Announcing the Artists: William Britten
William Britten's work is the product of his private altruistic sperm donation endeavor. While attempting to generate a dialectical project on the assumed innate infertility of the queer community and reconfigure the idea of a family through his practice, his work, however, took a turn and adopted further meaning in the aftermath of miscarriage. Tackling notions of the self, and definitions of genealogy, Britten suggests the child's existence lies in the hyperreal, the subject is simulated on the screen, or in the muffled audio of a heartbeat, yet has no physical form. His interpretation of the commercialisation of fertility and in critique of the IVF industry he constructs a symbolic clinic, in which the faint audio documents and traces of his
William Britten describes his work in the exhibition:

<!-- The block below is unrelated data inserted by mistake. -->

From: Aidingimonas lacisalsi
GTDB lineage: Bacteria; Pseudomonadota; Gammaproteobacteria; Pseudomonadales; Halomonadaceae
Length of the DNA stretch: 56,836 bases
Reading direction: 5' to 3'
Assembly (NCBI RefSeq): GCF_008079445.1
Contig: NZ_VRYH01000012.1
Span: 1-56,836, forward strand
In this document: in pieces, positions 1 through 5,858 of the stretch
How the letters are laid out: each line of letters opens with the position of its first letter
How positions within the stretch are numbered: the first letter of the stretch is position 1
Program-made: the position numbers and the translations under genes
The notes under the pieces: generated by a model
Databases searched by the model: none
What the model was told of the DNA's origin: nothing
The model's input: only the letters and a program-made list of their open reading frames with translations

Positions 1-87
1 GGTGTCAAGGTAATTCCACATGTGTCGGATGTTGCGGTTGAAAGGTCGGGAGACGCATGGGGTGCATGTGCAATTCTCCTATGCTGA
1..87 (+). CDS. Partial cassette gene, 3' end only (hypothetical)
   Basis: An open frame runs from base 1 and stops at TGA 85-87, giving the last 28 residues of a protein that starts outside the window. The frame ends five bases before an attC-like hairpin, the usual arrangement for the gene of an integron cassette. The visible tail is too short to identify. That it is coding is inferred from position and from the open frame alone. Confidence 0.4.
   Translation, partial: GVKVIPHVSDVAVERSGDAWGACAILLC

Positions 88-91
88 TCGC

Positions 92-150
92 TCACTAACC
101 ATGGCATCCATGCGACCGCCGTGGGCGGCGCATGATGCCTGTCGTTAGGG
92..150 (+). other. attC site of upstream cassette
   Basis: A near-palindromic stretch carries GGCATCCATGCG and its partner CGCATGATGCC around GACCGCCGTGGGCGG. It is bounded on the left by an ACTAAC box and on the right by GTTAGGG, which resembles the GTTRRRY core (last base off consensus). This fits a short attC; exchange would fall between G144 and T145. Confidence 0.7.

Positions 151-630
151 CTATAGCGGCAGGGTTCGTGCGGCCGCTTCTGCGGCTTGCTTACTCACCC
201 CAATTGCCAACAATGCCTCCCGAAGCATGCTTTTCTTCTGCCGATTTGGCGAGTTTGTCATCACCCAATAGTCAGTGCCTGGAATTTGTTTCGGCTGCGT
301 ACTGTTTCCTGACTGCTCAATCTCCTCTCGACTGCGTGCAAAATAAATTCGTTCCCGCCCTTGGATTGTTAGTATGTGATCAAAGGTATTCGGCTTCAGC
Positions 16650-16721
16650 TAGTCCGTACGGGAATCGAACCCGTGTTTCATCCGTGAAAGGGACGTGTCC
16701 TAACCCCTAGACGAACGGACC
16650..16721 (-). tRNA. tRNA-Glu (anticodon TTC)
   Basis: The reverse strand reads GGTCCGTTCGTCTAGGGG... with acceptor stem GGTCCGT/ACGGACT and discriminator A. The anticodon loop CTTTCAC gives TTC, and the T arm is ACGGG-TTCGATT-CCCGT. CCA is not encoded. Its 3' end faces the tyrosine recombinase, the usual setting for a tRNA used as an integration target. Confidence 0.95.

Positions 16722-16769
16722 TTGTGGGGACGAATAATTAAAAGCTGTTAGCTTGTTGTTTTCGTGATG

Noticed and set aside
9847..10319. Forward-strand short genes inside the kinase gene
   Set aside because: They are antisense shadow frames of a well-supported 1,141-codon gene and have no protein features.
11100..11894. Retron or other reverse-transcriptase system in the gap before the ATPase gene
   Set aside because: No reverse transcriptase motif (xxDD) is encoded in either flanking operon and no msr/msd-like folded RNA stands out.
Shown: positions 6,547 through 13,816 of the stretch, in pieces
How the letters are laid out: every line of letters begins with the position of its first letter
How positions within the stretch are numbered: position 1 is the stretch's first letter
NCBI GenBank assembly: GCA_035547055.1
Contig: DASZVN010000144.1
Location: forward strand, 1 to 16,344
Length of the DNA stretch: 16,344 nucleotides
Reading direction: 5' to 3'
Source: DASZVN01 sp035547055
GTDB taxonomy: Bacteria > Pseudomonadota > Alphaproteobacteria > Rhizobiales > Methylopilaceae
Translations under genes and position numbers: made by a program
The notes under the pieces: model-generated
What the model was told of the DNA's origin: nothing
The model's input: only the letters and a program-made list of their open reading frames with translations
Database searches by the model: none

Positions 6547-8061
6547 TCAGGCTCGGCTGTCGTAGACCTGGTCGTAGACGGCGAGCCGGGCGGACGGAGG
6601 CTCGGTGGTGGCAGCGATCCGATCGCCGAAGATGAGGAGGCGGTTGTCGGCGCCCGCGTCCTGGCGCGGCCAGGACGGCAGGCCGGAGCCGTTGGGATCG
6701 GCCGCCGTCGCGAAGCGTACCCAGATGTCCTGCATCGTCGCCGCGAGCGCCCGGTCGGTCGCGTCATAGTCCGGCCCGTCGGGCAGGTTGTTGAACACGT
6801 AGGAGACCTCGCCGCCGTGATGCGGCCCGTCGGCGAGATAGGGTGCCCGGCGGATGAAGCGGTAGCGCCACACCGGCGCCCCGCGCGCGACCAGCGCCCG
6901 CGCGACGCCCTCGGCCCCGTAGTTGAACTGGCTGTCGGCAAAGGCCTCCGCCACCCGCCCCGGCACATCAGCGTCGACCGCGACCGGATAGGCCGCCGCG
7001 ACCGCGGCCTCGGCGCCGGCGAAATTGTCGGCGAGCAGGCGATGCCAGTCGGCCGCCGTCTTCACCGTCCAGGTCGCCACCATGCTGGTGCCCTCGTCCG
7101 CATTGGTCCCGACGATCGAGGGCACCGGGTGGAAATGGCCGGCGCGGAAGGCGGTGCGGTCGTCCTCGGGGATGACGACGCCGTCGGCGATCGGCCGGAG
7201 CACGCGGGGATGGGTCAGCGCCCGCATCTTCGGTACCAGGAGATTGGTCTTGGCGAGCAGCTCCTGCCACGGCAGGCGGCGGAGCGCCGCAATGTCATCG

"The reality then shimmered to and fro, with the child being biologically mine yet simultaneously not if it were ever born. Nor was I carrying the child, the only evidence I had of its existence was a murky glimpse through an ultrasound scan and a recording of its heartbeat at 178bpm. Of course, describing this work retrospectively is immeasurably different from its production. Since the miscarriage, the direction in the production of this piece found security within the hyperreal, distancing myself from the easily accessible and exploitable personal and emotional avenues, instead choosing to inhabit the space in-between, the absurd area of critique, hiding behind a proposed utopian and naive desire. This work exists as a portal, at any point anyone can pick up a transitional object [donation pot] for themselves and do the same as I did." ..."Queer Dialectics, through a criterion with the absurd, attempts to excogitate avenues of legibility through the installation and performance of a hyperreal queer fertility clinic. Pisces in Greek mythology, Winnicottian and Barthesian metaphors, and the transitional objects form a mixed media expression of a dichotomous reality, where the line between dystopian reality and utopian fantasies are irrevocably blurred."